Jewish World Review Nov. 5, 1999 /24 Mar-Cheshvan, 5760
Spooky Guy Haunts the Capital
HALLOWEEN'S OVER, but there are spooks aplenty here in the nation's capital. Gather
'round for a frightful tale of how one former Republican revolutionary came back
from the dead to haunt the halls of power as an immortal K Street vampire.
His name is Bill Paxon. Cable-TV junkies may stumble onto his smug yuppie mug
now and then. He's the former New York congressman who helped Newt Gingrich
rise to power, plotted a failed coup against him, abruptly resigned his seat last
year, and then, disappeared into the Buffalo sunset.
If only we were so lucky. Paxon resurrected himself, and now his name, face, and
money-grubbing prowess are inescapable inside the Beltway. Why didn't he return
to the productive life of a private citizen? Because he never had one. Since
graduating from college 21 years ago, Paxon has had one occupation, and one
preoccupation only: government.
After resigning his congressional seat and swearing off any future runs for public
office, he did what know-nothing ex-politicians do around here: He sold out his
ideological principles for a few pieces of silver.
The 45-year-old former bag man for the GOP is now a "senior adviser" at Akin,
Gump, Strauss, Hauer & Feld - one of the most powerful lawyer-lobbyist firms in
town. The company's primary access peddler is Bob Strauss, former Democratic
National Committee chairman. Paxon also works - if one can call it that -
alongside chief Clinton enabler Vernon ("I was pleased to be helpful to Ms. Monica
Lewinsky, whose drive, ambition and personality were impressive") Jordan.
At Gump & Co., Paxon reportedly makes upwards of $750,000 a year to hobnob
with his old pals on Capitol Hill. He has no law degree, no private-sector expertise
and no intellectual capital whatsoever to call his own. Paxon does, however, have
a big, fat Rolodex and that coveted insider commodity: access. His life is
dedicated not to dismantling the wheels of government, but to greasing them.
Paxon's wife and former GOP congresswoman, Susan Molinari (a Katie Couric
Lite of The Right) has also transformed herself into a leeching lobbyist. So much
for the Republican revolution.
The D.C. press corps has dubbed Paxon the "comeback kid" and the "shadow
speaker." Earlier this summer, he scored a fawning, 3,000-word profile in Capital
Style, a glossy, political gossip magazine. And this month, he made the cover of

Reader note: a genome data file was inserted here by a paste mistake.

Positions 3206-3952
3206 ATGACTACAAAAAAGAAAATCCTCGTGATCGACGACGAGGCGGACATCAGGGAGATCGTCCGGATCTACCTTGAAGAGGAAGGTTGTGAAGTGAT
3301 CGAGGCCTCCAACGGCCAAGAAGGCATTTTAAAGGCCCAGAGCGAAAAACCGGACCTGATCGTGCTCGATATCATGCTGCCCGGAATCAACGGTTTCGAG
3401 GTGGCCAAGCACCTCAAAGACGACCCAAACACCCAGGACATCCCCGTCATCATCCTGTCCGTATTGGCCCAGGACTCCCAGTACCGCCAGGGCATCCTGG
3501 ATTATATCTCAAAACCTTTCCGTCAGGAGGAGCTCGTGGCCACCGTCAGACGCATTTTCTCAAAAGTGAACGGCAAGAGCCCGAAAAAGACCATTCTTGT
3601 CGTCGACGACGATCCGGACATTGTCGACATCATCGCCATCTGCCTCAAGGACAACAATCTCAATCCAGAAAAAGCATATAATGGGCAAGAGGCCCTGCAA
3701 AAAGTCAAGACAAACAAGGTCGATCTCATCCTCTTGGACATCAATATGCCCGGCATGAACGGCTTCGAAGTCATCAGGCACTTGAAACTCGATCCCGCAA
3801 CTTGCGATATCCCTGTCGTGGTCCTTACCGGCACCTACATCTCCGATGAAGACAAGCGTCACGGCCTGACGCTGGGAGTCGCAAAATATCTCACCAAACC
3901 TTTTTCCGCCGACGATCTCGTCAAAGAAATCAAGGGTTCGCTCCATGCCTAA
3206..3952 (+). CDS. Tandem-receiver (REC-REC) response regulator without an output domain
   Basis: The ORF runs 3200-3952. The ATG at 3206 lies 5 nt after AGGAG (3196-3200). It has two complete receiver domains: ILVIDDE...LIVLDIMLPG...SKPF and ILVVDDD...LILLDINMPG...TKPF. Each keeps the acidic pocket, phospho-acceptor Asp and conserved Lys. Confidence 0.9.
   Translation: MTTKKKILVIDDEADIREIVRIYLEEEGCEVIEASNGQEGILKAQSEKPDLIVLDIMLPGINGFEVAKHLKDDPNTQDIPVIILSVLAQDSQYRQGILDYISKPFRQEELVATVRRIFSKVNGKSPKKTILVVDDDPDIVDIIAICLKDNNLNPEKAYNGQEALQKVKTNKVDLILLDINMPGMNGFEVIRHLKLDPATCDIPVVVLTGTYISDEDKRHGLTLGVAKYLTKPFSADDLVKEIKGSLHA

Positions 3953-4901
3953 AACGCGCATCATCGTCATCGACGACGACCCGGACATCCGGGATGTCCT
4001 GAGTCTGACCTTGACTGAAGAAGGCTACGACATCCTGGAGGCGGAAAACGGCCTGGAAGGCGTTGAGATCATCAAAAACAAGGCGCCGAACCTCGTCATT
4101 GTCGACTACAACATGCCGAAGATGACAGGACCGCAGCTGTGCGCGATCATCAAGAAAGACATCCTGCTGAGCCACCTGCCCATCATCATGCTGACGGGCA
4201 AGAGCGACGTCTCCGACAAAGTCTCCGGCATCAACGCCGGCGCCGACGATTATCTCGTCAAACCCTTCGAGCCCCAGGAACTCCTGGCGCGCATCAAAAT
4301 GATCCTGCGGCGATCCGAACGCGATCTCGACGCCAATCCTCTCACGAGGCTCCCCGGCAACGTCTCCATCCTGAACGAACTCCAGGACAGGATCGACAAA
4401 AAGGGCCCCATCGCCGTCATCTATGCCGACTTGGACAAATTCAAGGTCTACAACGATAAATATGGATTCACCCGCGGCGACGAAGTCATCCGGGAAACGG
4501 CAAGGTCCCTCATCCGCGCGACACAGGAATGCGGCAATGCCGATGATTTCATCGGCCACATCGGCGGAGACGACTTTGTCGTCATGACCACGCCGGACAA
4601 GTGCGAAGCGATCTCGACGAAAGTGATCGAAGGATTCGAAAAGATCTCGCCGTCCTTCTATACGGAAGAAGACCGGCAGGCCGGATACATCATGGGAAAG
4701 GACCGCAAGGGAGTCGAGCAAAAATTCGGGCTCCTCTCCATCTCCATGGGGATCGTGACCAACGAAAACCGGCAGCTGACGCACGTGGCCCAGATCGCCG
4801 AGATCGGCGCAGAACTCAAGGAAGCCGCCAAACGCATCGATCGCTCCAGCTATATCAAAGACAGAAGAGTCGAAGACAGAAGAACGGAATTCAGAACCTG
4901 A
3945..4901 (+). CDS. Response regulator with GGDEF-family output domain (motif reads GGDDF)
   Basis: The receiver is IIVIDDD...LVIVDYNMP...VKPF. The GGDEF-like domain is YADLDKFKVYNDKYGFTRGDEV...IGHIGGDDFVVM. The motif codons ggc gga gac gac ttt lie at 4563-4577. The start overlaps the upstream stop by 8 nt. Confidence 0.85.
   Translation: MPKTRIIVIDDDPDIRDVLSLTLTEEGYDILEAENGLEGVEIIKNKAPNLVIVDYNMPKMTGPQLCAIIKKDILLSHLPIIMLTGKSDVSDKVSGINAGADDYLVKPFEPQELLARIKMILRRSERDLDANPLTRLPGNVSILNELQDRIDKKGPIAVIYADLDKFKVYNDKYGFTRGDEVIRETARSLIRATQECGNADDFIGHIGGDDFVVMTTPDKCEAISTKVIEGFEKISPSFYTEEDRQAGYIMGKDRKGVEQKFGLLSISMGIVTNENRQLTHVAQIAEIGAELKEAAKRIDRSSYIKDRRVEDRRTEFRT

The New Republic, D.C.'s weekly hotbed of plagiarism, fantasy writers and Al Gore
It is hard to say which is more pathetic - the gushing from reporters, or from
Paxon's former colleagues. "He's got the perfect situation," Rep. Jennifer Dunn of
Washington state told The New Republic. "He's sittin' in the catbird's seat,"
chimed Illinois Rep. Ray LaHood.
What is it that these elected representatives envy so much about Paxon? They
undoubtedly covet the freedom Paxon now enjoys to kowtow to fat cats without
having to explain it to the people who put him in Washington in the first place. "I
feel more involved in politics today than when I was in Congress," Paxon bragged.
"I don't need to attend to all the constituent service: the parades, the county
dinners, the endless events." Oh, what a drag to have to leave the Beltway and
actually shake hands and dine with regular constituents. Heaven forfend!
During the pseudo-populist Paxon years, the Republican Congress championed
corporate welfare (such as the preservation of federal price-supports for tobacco
farmers) and allowed unprecedented access to check-toting lobbyists.
Government grew, spending grew and the gap between Republican rhetoric and
reality grew. When the ride got rough, Paxon cut and ran to the welcoming
embrace of wheel-er-dealer Democrats without shame or regrets. "I feel good. I'm
not out of the loop," Paxon said of his new life.
Paxon's sellout underscores the sad failure of the GOP revolution to change the
Beltway culture. It's still who you know, not what you believe, that matters most to
JWR contributor Michelle Malkin can be reached by clicking here.
11/02/99: Mourning the loss of the last Liberty Tree
10/27/99: AOL goes AWOL on parents
10/22/99: The persecution of Harry Potter
10/20/99: Don't doctor the law
10/14/99: The trouble with kids today
10/12/99: Pro-animal, pro-abortion, anti-speech?
10/07/99: Beltway press corps needs more skunks
09/30/99: ESPN overlooks athlete of faith, grace, and guts
09/27/99: Personal freedom going up in smoke
09/15/99: Farewell, "Miss" America
09/10/99: Will George W. work for a color-blind America?
09/03/99: Feminization of gun debate drowns out sober analysis
08/27/99: America is abundant land of equal-opportunity insult
08/10/99: Protect the next generation from diversity do-goodism
08/04/99: Sweepstakes vs. state lottery: double standards on gambling
07/21/99: "True-life tales from the Thin Red Line"
(or "Honor those who sacrificed their lives for peace")
07/21/99: Reading, 'Riting, and Raunchiness?
07/14/99: Journalists' group-think is not unity
06/30/99: July Fourth programming for the Springer generation
06/25/99: Speechless in Seattle
06/15/99: Making a biblical argument against federal death taxes
©1999, Creators Syndicate